About the Magistrates Court

The Magistrates Court is the first level of the Queensland Courts system and hears about 94% of court cases. Most criminal cases are first heard in this court in some form. Most civil actions are also heard here.

Unlike the Supreme and District Courts, Magistrates Courts have no jury. Therefore, the magistrate makes all decisions in criminal matters, including any penalty.

The magistrate also makes all decisions in civil matters, including an order that one side pay the other money or perform certain actions to rectify a problem.

Magistrates Courts can hear cases in around 130 locations throughout Queensland. Find your local courthouse.

What the court deals with

A person charged with a criminal offence must be brought before the Magistrates Court as a soon as possible after being charged.

The Magistrates Court deals with a range of offences including:

  • less serious offences (summary offences), such as traffic infringements
  • minor offences, such as shoplifting or disorderly behaviour
  • more serious offences, such as burglary, assault, fraud and drugs.

Where the offence is more serious, the magistrate may commit the case to the District Court or Supreme Court for sentence or trial.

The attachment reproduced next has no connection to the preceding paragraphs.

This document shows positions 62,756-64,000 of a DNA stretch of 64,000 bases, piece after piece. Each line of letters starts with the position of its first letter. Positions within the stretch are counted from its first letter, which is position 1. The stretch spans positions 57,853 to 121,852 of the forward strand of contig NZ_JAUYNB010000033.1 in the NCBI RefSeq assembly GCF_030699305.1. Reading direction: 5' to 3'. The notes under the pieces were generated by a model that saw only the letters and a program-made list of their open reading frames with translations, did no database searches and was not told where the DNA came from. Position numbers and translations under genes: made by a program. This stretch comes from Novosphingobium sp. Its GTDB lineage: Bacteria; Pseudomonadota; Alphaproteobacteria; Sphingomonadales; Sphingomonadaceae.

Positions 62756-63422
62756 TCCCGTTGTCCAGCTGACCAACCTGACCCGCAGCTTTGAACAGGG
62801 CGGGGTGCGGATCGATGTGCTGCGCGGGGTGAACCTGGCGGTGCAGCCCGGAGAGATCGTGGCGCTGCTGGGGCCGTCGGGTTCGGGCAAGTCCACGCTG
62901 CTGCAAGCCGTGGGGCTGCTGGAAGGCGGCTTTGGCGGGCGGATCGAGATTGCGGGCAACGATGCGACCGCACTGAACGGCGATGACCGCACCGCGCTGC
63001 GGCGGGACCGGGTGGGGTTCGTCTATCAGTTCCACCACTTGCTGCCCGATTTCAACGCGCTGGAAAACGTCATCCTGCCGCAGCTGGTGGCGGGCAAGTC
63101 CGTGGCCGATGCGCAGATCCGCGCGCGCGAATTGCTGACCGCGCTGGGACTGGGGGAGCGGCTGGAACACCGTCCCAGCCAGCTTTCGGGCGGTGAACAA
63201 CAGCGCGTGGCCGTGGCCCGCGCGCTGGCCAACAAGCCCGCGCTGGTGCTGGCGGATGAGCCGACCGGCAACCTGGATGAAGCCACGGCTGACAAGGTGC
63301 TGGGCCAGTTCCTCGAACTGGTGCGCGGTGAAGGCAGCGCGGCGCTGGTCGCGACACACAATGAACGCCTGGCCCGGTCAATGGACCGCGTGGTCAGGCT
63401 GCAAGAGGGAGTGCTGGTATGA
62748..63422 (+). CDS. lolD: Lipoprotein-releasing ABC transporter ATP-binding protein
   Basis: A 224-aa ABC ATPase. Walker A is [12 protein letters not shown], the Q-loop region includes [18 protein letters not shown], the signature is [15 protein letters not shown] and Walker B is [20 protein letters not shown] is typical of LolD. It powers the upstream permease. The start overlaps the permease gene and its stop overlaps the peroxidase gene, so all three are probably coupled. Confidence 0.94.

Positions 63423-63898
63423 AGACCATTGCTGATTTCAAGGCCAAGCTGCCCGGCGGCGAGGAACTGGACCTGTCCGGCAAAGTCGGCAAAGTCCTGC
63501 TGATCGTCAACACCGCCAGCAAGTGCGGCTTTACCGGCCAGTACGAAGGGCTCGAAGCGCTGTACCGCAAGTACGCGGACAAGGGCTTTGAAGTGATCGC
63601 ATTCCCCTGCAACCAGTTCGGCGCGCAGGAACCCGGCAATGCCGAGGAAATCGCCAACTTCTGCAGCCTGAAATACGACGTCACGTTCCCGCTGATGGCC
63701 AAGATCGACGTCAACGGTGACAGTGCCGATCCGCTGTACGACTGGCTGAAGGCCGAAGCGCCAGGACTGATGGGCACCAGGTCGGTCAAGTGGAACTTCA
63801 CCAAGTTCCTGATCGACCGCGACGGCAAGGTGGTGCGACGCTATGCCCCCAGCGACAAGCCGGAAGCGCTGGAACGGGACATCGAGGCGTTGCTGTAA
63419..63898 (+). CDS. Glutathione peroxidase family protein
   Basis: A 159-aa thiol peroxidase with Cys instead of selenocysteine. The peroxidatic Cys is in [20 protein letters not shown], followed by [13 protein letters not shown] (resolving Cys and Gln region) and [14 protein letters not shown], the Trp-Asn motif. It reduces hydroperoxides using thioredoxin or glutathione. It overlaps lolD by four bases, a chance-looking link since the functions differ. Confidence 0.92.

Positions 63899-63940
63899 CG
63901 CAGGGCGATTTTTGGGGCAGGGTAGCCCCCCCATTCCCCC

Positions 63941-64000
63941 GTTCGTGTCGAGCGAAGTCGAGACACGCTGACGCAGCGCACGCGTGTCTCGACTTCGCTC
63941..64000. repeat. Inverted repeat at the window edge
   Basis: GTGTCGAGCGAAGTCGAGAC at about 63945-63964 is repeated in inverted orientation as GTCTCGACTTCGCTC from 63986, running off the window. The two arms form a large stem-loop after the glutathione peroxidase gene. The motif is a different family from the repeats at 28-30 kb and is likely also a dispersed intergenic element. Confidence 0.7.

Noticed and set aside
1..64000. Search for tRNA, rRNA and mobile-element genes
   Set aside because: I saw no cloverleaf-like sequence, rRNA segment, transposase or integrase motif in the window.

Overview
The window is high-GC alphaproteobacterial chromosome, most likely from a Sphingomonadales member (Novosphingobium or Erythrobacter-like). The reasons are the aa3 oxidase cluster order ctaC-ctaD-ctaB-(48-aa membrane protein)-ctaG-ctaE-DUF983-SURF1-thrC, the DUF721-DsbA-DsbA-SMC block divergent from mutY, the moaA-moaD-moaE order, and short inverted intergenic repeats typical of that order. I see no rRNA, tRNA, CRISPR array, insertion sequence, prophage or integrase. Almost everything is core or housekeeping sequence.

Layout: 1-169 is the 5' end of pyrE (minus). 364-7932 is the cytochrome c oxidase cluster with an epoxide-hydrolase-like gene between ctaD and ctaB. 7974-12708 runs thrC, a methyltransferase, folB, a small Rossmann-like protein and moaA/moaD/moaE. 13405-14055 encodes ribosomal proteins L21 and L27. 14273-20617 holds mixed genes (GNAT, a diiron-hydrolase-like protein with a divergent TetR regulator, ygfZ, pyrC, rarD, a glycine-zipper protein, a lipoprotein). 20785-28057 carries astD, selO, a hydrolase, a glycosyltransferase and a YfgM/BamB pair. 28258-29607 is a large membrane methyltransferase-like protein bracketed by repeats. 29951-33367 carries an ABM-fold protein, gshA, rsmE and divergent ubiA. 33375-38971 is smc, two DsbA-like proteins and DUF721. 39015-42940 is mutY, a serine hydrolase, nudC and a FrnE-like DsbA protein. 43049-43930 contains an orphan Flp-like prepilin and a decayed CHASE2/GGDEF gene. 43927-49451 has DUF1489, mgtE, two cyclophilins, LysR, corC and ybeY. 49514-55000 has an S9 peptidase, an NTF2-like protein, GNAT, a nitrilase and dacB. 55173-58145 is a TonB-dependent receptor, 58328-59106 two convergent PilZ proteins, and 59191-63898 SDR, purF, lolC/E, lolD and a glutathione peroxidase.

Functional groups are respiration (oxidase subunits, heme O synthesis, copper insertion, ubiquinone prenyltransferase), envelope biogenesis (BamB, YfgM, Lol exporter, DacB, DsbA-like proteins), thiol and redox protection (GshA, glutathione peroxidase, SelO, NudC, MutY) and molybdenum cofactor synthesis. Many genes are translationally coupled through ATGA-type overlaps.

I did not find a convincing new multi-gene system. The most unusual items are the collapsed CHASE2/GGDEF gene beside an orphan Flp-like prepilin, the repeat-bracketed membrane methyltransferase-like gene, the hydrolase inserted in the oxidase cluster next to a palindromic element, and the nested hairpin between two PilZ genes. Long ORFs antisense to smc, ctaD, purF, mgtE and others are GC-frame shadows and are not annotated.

Read more about what happens in the Magistrates Court in criminal cases.

The Magistrates Court deals with civil cases if the amount in dispute is $150,000 or less. The District and Supreme Courts deals with amounts larger than this.

Read more about what happens in civil cases involving money disputes.

The Magistrates Court also deals with:

  • some minor family law matters (though most go to the Family Court)
  • domestic violence matters
  • applications for child protection orders
  • some other Commonwealth matters, such as those covered by the Customs Act 1901, Social Security Act 1991 and Taxation Act 1953.

Other areas of responsibility are the:

  • Childrens Court (Magistrates Court): a special, closed Magistrates Court where a person appears if they have been charged with committing an offence when they were under 18 years old.
  • Coroners Court: which reviews accidental or sudden deaths that need more explanation.